12:08 am
and thousands are caught in subzero temperatures as they cross the balkins. >> reporter: many thought winter would stop the flow of refugee. but they haven't. snow and ice have not stopped then. >> love lost my father and youngster. >> reporter: the police register the rivals-- arrivals, not the long lines that we saw in summer, but there are some 1500 people in this camp. it is funded by the e.u., but aid groups say the government is most concerned with deterring people from coming. >> unilateral actions from different areas to suddenly close borders have pushed people to more dangerous routes.
12:09 am
more and more people are resorting to smuggling routes to cross through the area. >> reporter: invariably they say they want go to germany. they fear more borders. people are coming under these desperate conditions it is likely that this year will be as every bit as momentous for the one that has just passed the u.s. coast guard has called off the search for 12 marines whose helicopters crashed off hawaii. they have been missing since last friday. four empty life rafts have been found. china's economy has forced the international monetary fund to cut the forecasts.
12:10 am
the i mf says the world economy will grow by around 3.4% in 20616. that's roughly 0.2% lower than estimates back in october. it says emerging economies like brazil are being damaged by weak prices for commodities such as copper, iron and oil. in the u.s. tea party favorite sarah palin has backed donald trump as nominee for president >> our support for the next president of our great united states of america donald j trump the former governor is the highest profile republican so far to endorse any of the potential candidates. she was the party's nominee for vice president eight years ago. >> we are ready for a change. we are ready and our troops deserve the best. a new commander in chief whose track record of success has proven he is the master at the art of the deal, he is one who
12:11 am
would know to negotiate. only one candidate's record of success proves he is the master of the art of the deal. he is beholden to no-one but we the people. how refreshing he is perfectly positioned to let you make america great again joe watkins is a former white house aid to george bush. he said it could him donald trump win the primaries. >> if you win the caucuses, you will have enough steam to win the primary. it doesn't automatics work out that way. that he is what he is hoping for. he has a sizeable lead in new hampshire but not in iowa. he has less than two weeks left to capitalise on this because the caucus is two weeks away. he has got a lot of challenges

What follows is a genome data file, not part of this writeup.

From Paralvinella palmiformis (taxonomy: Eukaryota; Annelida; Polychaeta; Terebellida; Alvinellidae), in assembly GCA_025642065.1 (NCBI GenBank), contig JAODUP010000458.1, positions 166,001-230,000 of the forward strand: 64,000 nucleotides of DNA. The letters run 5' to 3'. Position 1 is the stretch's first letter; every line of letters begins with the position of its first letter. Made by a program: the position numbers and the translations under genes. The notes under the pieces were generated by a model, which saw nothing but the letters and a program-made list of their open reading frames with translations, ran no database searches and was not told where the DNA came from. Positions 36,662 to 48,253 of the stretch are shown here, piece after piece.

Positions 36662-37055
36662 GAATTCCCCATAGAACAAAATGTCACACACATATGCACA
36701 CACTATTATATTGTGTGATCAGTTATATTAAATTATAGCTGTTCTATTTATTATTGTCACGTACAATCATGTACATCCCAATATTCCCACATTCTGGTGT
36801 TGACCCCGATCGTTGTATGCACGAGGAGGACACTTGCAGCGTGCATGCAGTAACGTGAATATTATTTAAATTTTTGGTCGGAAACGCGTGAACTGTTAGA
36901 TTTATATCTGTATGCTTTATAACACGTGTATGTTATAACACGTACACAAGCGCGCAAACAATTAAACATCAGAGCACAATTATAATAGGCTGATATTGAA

12:12 am
ahead of him in order to show that he is the front runner and winning iowa is the first challenge. whoever the republican nominee is going to have to mover to the center once they win the republican nomination. you can't win the election if you're too far to the right or too far to the left nor the u.s. once in a while you get really concerned of candidates who winl elections. in recent cycles we haven't seen any far to far either side win an election. if donald trump becomes republican nominee, and it is still too early to tell, he would have to move back to the center. he is seen as tilted to the right. he has to tilt more to the center to attract people who will help them win time for a short break. when we come back, the charity efforts of the world's second richest man are criticized for
12:13 am
doing more harm than good. stay with us. stay with us. the only way to get better is to challenge yourself, and that's what we're doing at xfinity. we are challenging ourselves to improve every aspect of your experience. and this includes our commitment to being on time. every time. that's why if we're ever late for an appointment,
12:14 am
we'll credit your account $20. it's our promise to you. we're doing everything we can to give you the best experience possible. because we should fit into your life. not the other way around.
12:15 am
welcome back. an i'm reminder of the top stories. three gunmen have opened fire in a university in north pakistan. it has entered the university shooting at students and teachers. eyewitnesses heard one loud explosion and gunfire. iraq's prime minister has vowed to go after those fuelling sectarian divisions in the country. he made the pledge during a
12:16 am
pledge just north of baghdad. shia fighters in the town have been accused of attacking sunni businesses. sarah palin has officially backed donald trump as the new president. he has the highest profile in the republican so far. the colombian government and farc rebels will also the security council to monitor them. the talks were in havana. the leader of the group said it was a significant step in ending the conflict which has lasted more than 50 years. >> reporter: the negotiating sides say this is a crucial announcement that shows how close they are. they're asking the united nations to set up a mission in colombia that will verify mooned tore the compliance of the agreements that will come out of a final deal to end the conflict